United Way of Central West Virginia has found its next president, who said she plans to push for more fundraising and outreach opportunities for the community development charity.
Margaret O’Neal, United Way of Southern West Virginia’s executive director, will take over as United Way of Central West Virginia’s president Aug. 21. She is replacing John Ballengee, who announced in March that he is stepping down after holding the position since 2004.
O’Neal, who has been executive director for nearly 10 years, said United Way offered her the position in June after an “exhausting” interview process. Becoming president of the Charleston-based branch provides an opportunity to work more closely with state and government leaders, which could benefit all West Virginians, O’Neal said.
Michelle Rotellini will take over as executive director of United Way of Southern West Virginia once O’Neal moves to her new position. She currently is the branch’s vice president of finance.
O’Neal, an Oak Hill native, has been involved with United Way as an employee or volunteer since 1990. But O’Neal said it might take her some time to adjust to heading up a new branch in the organization.
“My first goal is to not be overwhelmed,” she said with a laugh.
However, O’Neal said Ballengee will leave the branch with its wheels “still running smoothly” and that she plans to lean on experienced staff members early on while getting a feel for Central West Virginia’s specific needs.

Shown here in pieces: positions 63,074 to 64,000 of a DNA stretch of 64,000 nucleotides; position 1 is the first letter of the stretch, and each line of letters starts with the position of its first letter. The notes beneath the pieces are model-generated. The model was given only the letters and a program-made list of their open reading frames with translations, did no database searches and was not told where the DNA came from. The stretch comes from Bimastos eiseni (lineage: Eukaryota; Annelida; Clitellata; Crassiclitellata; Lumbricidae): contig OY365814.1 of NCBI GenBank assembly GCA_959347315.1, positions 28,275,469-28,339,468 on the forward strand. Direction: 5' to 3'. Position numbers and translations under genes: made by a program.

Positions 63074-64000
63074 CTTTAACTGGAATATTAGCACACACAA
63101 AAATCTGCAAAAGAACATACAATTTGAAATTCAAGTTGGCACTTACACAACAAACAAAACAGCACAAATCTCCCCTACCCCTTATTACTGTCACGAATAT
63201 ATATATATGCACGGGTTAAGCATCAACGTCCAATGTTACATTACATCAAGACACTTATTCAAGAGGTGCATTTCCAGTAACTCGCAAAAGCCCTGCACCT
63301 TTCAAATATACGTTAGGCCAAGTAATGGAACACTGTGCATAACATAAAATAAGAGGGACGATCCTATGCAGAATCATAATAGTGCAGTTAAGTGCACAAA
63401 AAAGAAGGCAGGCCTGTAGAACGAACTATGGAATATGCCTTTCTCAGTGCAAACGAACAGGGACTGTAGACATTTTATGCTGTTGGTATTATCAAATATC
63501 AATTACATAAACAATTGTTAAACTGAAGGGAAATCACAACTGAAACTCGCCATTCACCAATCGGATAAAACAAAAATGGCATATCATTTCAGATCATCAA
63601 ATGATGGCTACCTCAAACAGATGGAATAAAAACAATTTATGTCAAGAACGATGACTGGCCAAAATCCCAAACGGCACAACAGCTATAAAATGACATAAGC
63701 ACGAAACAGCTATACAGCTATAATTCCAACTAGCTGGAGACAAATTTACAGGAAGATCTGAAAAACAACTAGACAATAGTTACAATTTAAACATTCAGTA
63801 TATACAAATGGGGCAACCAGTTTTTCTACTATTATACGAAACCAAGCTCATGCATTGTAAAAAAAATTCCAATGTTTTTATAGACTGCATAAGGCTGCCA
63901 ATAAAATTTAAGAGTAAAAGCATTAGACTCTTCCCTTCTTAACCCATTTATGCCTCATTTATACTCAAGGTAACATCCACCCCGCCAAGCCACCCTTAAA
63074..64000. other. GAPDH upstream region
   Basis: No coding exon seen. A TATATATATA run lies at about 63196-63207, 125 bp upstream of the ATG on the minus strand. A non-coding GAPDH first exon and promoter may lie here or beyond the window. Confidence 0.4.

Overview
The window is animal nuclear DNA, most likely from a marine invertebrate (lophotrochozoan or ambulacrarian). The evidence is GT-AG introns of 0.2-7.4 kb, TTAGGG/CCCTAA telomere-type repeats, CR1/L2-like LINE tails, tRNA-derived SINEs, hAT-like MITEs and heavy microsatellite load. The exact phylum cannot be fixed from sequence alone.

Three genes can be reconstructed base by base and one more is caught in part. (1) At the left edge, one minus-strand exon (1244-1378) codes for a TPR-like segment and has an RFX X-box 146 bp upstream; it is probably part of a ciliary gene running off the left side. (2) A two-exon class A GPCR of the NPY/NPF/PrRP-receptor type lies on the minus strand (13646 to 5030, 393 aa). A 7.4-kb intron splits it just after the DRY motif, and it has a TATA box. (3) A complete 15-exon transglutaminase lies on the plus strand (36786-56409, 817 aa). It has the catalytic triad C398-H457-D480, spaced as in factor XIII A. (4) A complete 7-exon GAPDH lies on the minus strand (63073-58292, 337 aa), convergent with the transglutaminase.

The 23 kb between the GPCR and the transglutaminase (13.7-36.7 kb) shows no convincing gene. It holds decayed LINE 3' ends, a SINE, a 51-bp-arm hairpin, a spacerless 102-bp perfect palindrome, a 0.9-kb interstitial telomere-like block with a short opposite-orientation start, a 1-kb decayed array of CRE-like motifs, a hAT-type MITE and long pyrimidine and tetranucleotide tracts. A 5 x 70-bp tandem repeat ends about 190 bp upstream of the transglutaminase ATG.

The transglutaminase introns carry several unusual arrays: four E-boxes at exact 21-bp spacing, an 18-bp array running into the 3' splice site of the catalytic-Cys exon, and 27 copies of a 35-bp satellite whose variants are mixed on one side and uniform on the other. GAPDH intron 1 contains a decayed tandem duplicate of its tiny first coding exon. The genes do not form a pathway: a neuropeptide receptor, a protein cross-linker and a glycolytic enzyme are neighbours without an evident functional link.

“I really need to interact with agency partners and people in the community before I say what exactly needs to happen,” she said. “I want to go out there and see what people need, because United Way is growing, and we have a lot of ways we can make an impact.”
O’Neal said she wants to boost the branch’s fundraising efforts, as in December 2016 the Gazette-Mail reported the branch had barely reached half of its $2.2 million yearly fundraising goal. She said she has a two-pronged approach for organizational fundraising: pushing direct fundraising efforts (including having the branch host a “signature fundraising event”) and raising awareness of United Way’s value to the region.
“You have to build relationships and let people know what we do,” she said. “It would be a tragedy if anything happened to United Way. We fight for crucial things like health, financial stability and education.”
O’Neal has guided the Southern West Virginia branch during a difficult time for the seven counties it covers. Drug abuse and the decline of the coal industry in recent years have underlined the importance of United Way and other organizations in the region, she said.
United Way has combated the region’s tribulations by pushing for more direct community interaction, according to O’Neal. The perception that United Way is exclusively a fundraising organization is changing as it has lent a hand during recent state crisis-relief efforts like the June 2016 flood.
O’Neal said the central region of the state is faring better, but added that it is still seeing its fair share of challenges.
“You do have places that are doing generally better like Kanawha and Putnam,” she said. “But there are still drug addiction challenges and people who need help even there.”
O’Neal said she is particularly looking forward to having a hand in the branch’s Day of Caring, which is slated for Sept. 17 this year. The annual event sees hundreds of volunteers work on projects to benefit nonprofits and other entities in central West Virginia. For the 2017 edition, volunteers are currently slated to work on 55 projects, according to O’Neal.
“It’s what United Way is all about,” she said. “I’m super excited. We have 600 volunteers right now, but more room is still available.”
The deadline to register for Day of Caring is Aug. 18. For more information, call United Way of Central West Virginia at 304-340-3500 or visit unitedwaycwv.org.